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JenAge Research

The continuing increase in life expectancy poses demanding challenges to society in general and public health systems in particular. Promotion of health in old age requires intensive research efforts into ageing processes and age-related diseases. Ageing is currently considered a stochastic process with genetic contributions. Studies in model organisms have revealed a conserved phenotypic signature of ageing which includes, among others, neuronal degeneration, reduced stress resistance, altered expression of a number of genes or altered metabolic processes. A unifying molecular model which explains ageing is however still missing.

It is now being increasingly recognised that a purely reductionist approach is inadequate to explain all functional changes associated with ageing. Therefore strategies suited to study complex stochastic systems are required. In the recent years, a multidisciplinary approach known as systems biology has emerged that analyses the interactions between the components of biological systems in a systemic way. We expect that age research will greatly benefit from such a systems biology perspective.

The objective of the JenAge Centre is to join forces between age research and systems biology. Previous work on model organisms demonstrated that mild stress can increase lifespan and delay ageing. The generally favorable biological response of an organism to low dose exposure of stressors, called hormesis, has been repeatedly suggested to be the biological mechanism underlying the effects of caloric restriction and other life-extending treatments.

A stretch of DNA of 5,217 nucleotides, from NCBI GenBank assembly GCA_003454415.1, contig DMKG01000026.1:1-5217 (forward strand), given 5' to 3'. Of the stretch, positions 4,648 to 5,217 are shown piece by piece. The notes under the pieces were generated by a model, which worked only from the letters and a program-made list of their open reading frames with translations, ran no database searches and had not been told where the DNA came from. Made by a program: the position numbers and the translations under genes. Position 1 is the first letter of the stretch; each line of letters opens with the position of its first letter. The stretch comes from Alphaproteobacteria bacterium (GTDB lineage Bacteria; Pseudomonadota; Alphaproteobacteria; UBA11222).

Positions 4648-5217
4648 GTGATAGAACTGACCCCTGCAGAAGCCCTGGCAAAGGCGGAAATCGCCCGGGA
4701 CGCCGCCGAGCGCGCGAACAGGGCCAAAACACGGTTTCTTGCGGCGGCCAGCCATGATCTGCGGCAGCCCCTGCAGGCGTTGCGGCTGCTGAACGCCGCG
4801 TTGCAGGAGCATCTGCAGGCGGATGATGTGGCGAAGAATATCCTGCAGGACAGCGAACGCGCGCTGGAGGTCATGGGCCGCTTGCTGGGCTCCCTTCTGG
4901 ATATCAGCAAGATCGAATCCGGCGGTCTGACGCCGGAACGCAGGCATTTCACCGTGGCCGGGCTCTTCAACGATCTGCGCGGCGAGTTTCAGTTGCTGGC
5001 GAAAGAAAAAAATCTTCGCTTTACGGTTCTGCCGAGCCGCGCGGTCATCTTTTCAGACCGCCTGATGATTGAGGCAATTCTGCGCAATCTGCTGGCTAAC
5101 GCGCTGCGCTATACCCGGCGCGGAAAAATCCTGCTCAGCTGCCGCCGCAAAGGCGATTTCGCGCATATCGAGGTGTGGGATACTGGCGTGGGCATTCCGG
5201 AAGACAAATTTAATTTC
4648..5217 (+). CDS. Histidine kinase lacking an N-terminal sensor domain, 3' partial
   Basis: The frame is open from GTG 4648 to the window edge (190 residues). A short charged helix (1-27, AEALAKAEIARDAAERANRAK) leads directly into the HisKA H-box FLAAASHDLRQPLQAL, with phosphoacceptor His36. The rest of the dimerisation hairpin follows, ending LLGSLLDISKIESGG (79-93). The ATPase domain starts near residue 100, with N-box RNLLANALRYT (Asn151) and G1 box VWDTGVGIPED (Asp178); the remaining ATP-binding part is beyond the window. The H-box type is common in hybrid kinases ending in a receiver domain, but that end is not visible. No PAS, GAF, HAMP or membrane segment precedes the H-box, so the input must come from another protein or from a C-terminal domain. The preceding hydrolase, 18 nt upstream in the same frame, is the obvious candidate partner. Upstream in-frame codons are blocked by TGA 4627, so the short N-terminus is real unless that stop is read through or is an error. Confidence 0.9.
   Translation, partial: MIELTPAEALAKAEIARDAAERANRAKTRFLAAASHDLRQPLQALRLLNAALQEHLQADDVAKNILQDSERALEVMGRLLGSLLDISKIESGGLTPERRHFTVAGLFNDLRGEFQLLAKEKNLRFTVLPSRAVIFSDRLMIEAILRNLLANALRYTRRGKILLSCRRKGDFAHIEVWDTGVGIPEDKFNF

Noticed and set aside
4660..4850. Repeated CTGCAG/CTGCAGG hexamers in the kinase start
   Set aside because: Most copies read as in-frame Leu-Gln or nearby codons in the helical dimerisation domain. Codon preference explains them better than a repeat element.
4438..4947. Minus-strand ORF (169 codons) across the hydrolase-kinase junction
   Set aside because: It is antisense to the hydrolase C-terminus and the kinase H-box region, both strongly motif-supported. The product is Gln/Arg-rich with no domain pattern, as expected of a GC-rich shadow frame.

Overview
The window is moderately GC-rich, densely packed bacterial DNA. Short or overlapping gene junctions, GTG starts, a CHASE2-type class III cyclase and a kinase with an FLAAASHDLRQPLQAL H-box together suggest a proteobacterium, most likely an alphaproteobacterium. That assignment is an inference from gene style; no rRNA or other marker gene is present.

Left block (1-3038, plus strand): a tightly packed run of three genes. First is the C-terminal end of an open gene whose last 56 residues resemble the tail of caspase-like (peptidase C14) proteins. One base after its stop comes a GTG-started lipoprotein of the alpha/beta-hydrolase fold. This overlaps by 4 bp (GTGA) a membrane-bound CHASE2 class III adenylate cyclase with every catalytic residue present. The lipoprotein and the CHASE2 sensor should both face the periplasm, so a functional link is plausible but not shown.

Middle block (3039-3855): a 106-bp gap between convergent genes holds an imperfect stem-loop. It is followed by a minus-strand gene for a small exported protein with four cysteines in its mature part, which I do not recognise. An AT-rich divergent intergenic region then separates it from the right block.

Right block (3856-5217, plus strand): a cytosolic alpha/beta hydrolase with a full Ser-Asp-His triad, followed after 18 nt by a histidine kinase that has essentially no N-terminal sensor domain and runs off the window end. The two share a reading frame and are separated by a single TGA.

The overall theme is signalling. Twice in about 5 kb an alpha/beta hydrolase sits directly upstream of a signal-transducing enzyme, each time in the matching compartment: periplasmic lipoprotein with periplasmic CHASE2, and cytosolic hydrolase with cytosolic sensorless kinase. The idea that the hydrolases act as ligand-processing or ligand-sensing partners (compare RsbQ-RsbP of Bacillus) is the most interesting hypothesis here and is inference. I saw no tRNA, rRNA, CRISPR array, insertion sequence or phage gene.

The JenAge Centre aims to identify conserved transcriptional and metabolic networks activated by mild stress by adopting a comparative cross-species approach to investigate their role in preserving functional integrity in old age.

This approach will characterise the network response to experimental perturbations (environmental, pharmacological, exercise, genetic) and age (i.e. old versus young animals). In an iterative process, experimental data will be delivered to the analysis and modelling groups. These groups will apply methods of network inference and modelling. New hypotheses obtained from this analysis will be embedded in predictive mathematical and computational models that represent (i) the available expert knowledge, (ii) facts extracted from biological databases and (iii) the hypotheses generated by the analysis of the experimental data. The modellers will then explore validation procedures together with the experimental groups. Automatic text mining will be used to cope with the plethora of scientific documents relevant to ageing in a systematic way and, in particular, to generate additional hypotheses on ageing and age-related diseases. This information will be used to set up new databases on molecular, cellular and organismic aspects of ageing.